Wednesday, August 10, 2011

Civil Disobedience or Mob Rule?

Yesterday I was conversing on-line with a couple of people who are British citizens, but who live in the United States.  We were discussing the rioting and violence that is happening in Britain.  One of the gentlemen commented that this was a day of shame for Britain.  In an effort to make him feel better, I told him that this is more than Britain's problem, it is a world wide problem.  It's mob rule.  I told him that the United States has also had "days of shame."  He asked me to point to a time in the United States where there had been rioting.  I told him that I hadn't seen it to the extent that I'm seeing it now in Britain, but that I remembered the Rodney King riots in Southern California, and that I also remembered the race riots of the 1960s and 1970s.  He conceded that he did remember the Rodney King riots, but told me that he put the riots of the 1960s and 1970s in a "different class" because they were for a "purpose."  It was at that point that I extracted myself from the conversation.

So is rioting ever justified?  Is mob rule okay, because it's for a cause?  Who determines whether the cause warrants the violence?  Is there a visible line in the sand between "civil disobedience" and "mob rule?"  Merriam Webster on-line gives this definition for civil disobedience:  "Refusal to obey governmental demands or commands especially as a nonviolent and usually collective means of forcing concessions from the government."  That does not sound like the race riots of the 1960s and 1970s to me, and it certainly is not the rioting and burning of London and other British cities.

I have always been a big proponent of civil rights, and as a teenager tested the limits at home because I did not want my parents to apply for a variance from the high school that the district wanted me to attend for desegregation reasons.  I lost that battle, but it was a battle worth fighting.

I watched in horror the police brutality during the 1968 Democratic National Convention after a year of over a hundred riots in cities across the nation.  I also remember with disgust the Kent State Massacre in 1970 after a student protest of the American invasion of Cambodia.  Both these incidents prove to me that there is also potential for wrong doing within our own government agencies--even mob rule.

I've always treated people as I would want to be treated, regardless of the color of skin, nationality, or what religion they are (or aren't).  Things are still not perfect for all segments of society, but I'm glad that we've had a great deal of success in my lifetime.  However, I would never set fire to a city, beat people with sticks, kick a person's head in with cowboy boots (an incident I remember from my childhood), throw rocks through windows, and terrorize my neighbors "for the cause."  There is a right way and a wrong way to bring about change.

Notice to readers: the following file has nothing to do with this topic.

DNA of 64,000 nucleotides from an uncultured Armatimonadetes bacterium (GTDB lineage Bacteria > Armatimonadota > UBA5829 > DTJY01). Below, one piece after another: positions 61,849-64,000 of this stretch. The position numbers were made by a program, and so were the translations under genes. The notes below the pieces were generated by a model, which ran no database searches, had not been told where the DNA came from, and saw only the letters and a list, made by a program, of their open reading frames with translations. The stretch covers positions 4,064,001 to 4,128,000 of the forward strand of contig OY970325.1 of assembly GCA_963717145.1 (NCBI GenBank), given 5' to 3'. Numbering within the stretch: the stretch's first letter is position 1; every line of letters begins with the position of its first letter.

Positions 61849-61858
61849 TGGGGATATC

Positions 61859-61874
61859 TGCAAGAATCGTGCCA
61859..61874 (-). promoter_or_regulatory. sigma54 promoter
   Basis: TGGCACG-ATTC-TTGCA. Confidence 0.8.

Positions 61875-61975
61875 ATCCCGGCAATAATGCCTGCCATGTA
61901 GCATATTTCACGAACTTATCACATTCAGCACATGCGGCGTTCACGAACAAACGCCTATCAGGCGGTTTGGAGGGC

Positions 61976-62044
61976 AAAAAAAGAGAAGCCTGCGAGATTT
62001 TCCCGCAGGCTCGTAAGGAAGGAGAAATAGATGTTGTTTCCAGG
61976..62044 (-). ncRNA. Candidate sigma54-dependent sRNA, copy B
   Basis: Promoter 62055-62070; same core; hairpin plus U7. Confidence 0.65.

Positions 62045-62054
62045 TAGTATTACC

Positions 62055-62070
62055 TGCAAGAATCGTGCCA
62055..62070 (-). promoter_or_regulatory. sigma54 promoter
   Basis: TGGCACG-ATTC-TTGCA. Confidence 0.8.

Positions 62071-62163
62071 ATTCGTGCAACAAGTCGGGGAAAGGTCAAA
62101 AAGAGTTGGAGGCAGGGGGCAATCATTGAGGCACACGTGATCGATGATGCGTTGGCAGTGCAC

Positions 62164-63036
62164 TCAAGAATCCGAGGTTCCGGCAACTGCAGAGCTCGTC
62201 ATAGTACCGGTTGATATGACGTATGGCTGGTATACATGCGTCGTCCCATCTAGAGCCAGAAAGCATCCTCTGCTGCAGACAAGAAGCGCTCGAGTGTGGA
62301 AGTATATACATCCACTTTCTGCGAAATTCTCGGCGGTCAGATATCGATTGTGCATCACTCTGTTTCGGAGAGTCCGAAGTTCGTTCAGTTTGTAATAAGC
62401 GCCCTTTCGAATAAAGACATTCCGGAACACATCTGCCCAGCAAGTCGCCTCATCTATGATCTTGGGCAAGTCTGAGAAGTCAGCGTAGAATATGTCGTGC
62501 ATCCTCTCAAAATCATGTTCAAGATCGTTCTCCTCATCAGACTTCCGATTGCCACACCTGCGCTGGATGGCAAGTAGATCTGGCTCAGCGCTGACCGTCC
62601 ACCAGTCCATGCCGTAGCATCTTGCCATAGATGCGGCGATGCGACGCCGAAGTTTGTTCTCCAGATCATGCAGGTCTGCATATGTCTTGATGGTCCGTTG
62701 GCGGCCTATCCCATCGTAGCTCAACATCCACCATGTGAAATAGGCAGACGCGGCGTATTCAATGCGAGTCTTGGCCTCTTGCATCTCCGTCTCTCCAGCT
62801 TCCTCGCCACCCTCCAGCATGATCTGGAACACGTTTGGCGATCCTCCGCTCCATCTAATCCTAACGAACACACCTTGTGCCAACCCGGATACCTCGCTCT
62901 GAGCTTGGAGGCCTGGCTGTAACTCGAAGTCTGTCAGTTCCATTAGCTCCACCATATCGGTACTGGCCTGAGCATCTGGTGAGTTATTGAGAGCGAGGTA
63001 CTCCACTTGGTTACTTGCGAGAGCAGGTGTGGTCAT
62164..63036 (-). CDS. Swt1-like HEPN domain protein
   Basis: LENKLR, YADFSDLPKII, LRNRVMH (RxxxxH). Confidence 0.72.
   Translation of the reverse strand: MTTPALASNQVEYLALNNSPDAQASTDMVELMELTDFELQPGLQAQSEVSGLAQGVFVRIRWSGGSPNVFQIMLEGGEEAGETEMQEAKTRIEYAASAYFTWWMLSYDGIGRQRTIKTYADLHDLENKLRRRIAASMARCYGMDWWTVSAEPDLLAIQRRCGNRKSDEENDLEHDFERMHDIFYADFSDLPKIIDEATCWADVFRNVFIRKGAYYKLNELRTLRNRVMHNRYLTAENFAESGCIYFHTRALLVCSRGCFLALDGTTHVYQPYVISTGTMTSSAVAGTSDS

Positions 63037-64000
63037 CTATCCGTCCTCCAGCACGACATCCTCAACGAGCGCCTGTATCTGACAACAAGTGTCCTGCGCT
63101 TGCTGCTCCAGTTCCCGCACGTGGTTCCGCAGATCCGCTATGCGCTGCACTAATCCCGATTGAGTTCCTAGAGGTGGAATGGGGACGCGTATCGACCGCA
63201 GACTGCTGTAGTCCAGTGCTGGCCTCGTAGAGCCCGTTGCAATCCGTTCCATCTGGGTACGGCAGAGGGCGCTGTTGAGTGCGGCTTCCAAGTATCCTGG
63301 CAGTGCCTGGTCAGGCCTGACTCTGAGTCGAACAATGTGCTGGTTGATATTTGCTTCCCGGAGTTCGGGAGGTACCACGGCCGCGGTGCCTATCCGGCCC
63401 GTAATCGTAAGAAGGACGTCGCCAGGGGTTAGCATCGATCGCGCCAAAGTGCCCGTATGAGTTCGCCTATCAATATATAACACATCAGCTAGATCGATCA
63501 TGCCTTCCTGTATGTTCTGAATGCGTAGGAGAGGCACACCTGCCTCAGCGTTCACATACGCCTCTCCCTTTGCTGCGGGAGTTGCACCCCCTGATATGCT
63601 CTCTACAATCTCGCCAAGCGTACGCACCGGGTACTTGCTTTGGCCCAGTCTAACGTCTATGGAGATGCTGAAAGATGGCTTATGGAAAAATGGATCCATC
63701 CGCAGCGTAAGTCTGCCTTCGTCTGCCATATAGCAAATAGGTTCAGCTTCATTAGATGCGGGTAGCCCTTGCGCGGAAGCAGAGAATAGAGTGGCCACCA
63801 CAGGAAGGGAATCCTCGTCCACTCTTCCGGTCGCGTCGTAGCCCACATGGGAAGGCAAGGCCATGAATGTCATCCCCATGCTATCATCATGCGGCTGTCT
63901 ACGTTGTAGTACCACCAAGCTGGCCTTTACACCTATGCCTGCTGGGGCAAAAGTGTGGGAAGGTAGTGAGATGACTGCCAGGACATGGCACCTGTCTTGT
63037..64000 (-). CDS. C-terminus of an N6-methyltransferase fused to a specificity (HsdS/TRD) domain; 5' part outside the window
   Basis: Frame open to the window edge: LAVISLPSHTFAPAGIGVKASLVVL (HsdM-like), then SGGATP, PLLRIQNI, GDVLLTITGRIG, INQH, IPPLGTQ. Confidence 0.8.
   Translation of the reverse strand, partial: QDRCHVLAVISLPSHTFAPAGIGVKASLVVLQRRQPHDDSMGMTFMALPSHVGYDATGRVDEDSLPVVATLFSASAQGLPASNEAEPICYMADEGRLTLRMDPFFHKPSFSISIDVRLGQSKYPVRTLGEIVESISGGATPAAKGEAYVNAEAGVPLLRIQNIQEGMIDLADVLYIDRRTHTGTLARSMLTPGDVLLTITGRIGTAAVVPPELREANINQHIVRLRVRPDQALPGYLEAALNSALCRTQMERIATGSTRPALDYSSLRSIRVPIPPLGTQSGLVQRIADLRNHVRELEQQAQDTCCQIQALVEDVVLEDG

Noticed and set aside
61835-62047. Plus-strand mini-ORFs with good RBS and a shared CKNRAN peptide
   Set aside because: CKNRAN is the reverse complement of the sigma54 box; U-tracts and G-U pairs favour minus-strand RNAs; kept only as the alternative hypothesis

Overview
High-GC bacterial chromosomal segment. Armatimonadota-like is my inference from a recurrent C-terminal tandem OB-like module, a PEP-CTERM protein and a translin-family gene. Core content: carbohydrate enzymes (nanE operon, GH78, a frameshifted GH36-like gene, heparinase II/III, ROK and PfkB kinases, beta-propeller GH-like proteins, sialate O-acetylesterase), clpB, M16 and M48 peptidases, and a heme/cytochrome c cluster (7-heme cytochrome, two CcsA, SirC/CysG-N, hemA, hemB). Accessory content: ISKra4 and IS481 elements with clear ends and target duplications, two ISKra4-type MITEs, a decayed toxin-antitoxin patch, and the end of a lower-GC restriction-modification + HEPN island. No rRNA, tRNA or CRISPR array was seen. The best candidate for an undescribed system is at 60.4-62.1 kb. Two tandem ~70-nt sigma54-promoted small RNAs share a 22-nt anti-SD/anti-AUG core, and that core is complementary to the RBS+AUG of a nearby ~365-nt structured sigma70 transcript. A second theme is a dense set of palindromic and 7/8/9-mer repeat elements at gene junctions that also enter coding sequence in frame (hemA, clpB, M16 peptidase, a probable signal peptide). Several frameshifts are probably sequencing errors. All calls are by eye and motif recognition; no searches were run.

My Dad used to say that mob rule is ugly, and "when you find yourself in a crowd, be on the 'outside looking in,' not on the 'inside looking out.'"  That's an incredibly vivid picture for me that I've always remembered.  I've been in the middle of crowds, and I've watched things begin to turn sour.  At some point, you have to remove yourself from the crowd and then take a look at what is happening around you.  If it smells foul, back away.  That foul smell is mob rule.

I don't live in Great Britain, and I won't pretend to understand what is happening, or the reasons behind what is happening.  I do agree with my on-line friend that it is a very sad day in British history.  I don't agree with him that it would have somehow been justified "for cause."  Civility is paramount to the survival of society.  How we treat our fellow human beings and their property shouldn't be based on some "theory" of who is right or wrong.  There is a line in the sand that I will not cross, no matter how justified the cause.


  1. Very powerful topic! I believe that there are causes worth standing for, though always in the kindest and most civil way possible. There are many courageous people that want to correct what they see as an unacceptable wrong, and are willing to give a lot to accomplish that. I have to respect their principles and their passion, while still not condoning their methods. It is, indeed, a fine balance to strike.

  2. Music Mama -- Thanks for stopping by. It is a difficult subject, and I agree, it is a fine balance to strike.